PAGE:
Examples of indirect alteration of the predator-prey relationship include the influence of warming on the size-structure of the prey assemblage (Brose et al., 2012) which again may alter the feeding efficiency of the predators, for example micro- (Fenchel, 1980) or meso-zooplankton (Kiorboe, 2008). Brose et al. (2012, and references therein) also point to a wide range of other fundamental trophic relationships “food-web topologies, community stability and functioning” (summarized in their Figure 1) which will cumulatively alter ecosystem performance and may result in fundamental restructuring of communities. The case studies synthesized by Brose et al. (2012) focus primarily on the effects of warming on terrestrial ecosystems. Clearly the effect of temperature can result in a wide range of thermal cascades (summarized in their Figure 2 by Brose et al., 2012) across trophic levels within foodwebs. However, there is growing evidence in the marine literature of the influence of other confounding (relative to temperature) environmentally-mediated effects (such as OA, Byrne et al., 2013, nutrient supply, Marañón et al., 2014, trace metal supply, Boyd et al., 2012) on the size structure of ecosystems. Hence the cumulative effects of the inter-relationships between the three interactive modes for marine ecosystems represented in Figure 1B will be potentially more complex than those presented in Brose et al. (2012). In marine systems these inter-relationships will be set jointly by the composition and structure of each ecosystem, the nature of and controls upon each prey-predator-prey relationship, and the suite of environmental drivers that control the physiology of each organism, and environmentally-mediated alteration of the geographical distributions of predators and prey.
The combined effects of drivers directly on organisms and indirectly on food-web relationships can alter entire ecosystems when they affect habitat-forming species. Coral reef ecosystems can switch between alternate stable states (termed a regime shift), where either corals or macro-algae dominate (Mumby et al., 2007). The resilience of the coral-dominated state is altered by numerous drivers, including OA and warming that reduce coral growth and cause coral mortality; and overfishing that releases macro-algal populations from control by herbivorous fish (Anthony et al., 2011). For coral reef ecosystems, the direct and indirect interactions of multiple local and global drivers may cause diverse coral dominated ecosystems to be replaced with macro-algal dominated ecosystems (Anthony et al., 2011).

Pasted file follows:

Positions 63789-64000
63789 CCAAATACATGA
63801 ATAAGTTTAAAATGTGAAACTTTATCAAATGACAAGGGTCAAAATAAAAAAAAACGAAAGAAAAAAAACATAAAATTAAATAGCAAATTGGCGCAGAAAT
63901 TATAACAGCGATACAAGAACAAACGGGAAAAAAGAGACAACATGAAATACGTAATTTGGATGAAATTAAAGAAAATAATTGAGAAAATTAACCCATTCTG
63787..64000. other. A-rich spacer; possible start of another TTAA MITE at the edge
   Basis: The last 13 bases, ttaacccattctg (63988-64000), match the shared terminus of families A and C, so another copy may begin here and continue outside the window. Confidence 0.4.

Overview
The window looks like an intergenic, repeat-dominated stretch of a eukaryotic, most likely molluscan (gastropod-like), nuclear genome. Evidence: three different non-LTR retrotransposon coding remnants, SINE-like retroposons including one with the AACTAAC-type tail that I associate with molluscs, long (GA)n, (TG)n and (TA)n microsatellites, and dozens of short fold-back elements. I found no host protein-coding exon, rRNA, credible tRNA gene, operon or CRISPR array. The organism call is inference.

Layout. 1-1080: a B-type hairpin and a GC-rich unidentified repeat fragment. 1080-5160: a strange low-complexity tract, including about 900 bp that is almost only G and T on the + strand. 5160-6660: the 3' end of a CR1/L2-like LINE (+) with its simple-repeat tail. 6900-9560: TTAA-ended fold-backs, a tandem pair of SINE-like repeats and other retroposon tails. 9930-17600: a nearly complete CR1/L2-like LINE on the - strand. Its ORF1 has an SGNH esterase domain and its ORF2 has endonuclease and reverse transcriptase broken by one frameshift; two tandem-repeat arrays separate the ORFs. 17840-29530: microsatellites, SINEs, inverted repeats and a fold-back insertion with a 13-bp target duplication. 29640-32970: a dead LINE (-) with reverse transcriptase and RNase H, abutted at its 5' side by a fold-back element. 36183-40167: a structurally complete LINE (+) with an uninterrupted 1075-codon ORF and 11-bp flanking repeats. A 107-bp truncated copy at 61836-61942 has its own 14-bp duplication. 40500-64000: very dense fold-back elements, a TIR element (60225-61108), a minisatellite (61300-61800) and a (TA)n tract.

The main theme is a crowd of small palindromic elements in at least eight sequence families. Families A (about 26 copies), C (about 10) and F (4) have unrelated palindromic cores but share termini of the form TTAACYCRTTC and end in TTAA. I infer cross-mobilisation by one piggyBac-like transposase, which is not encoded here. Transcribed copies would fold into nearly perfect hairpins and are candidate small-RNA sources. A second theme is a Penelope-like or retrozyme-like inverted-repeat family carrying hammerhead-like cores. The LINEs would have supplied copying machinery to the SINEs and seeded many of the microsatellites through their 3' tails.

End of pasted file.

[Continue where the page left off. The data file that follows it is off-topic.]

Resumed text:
Other research fields, such as the ecosystem-level responses to increased UV radiation (Bothwell et al., 1994; Cabera et al., 1997; Mostajir et al., 1999) or nutrients and toxic trace metals (Breitburg et al., 1999) also offer valuable insights into the cumulative effects of bottom-up and top-down effects presented in Figure 1B. However, in the case of alteration of iron supply (Boyd et al., 2012) or increased UV radiation (Mostajir et al., 1999), these studies only offer insights into the change in an individual environmental property on an ecosystem, not into concurrent shifts in multiple properties (Figure 1). Hence there may be many ways/mechanisms to drive differential susceptibility to the cumulative effects of multiple drivers. For example, do some drivers act in an additive (sensu Folt et al., 1999) manner for one trophic level but in multiplicative ways for others. Breitburg et al. (1999) have reported how such differential sensitivity to drivers across trophic levels can result in the transmission of the effects of environmental drivers through foodwebs. Such transmission of environmental stress effects can form potent linkages between the lower and upper components of foodwebs, such as in estuarine systems (Bundy et al., 2003). Other examples of complex ecosystem-level interactions, include composite effects of multiple drivers: for example in polar waters, warming may result in the range extension and introduction of additional predators such as crabs (Aronson et al., 2007), that may be able to exploit the OA-mediated thinning of the calcite skeletons of prey (Sewell and Hofmann, 2011). One further confounding interaction that was not included in Figure 1B is the additional interactive environmental stress associated with concurrent fisheries exploitation (for example see Breitburg et al., 2009).
Future Directions for Quantifying Modes of Interactions
Our scheme for classifying the modes of interactions provides a framework for identifying future directions for research into modes of interactions. We have three recommendations for future research.
(1) The mode or modes of study should be identified explicitly when studying interacting drivers. Doing so will facilitate isolation of the mechanisms causing an observed interaction. Interactions may occur across multiple modes and the mode of study will depend on the scale of the experiment. For practical purposes, most experiments are conducted at the laboratory level, which precludes studying some modes of interaction, like trophic interactions over larger scales. Ocean experiments, like the holistic ecosystem-wide mesoscale (i.e., 10 km length-scale) iron-enrichment studies provide widespread evidence of “knock-on” restructuring of grazer communities by bottom-up environmentally-mediated floristic shifts (Boyd et al., 2012). Even in this relatively simple example—in which only one environmental driver (iron supply) was altered, such faunistic shifts may also mediate shifts in the marine environment [release of potential (Sulfur-based) cloud condensation nuclei, Turner et al., 2004], which may induce further environmental feedbacks on the biota.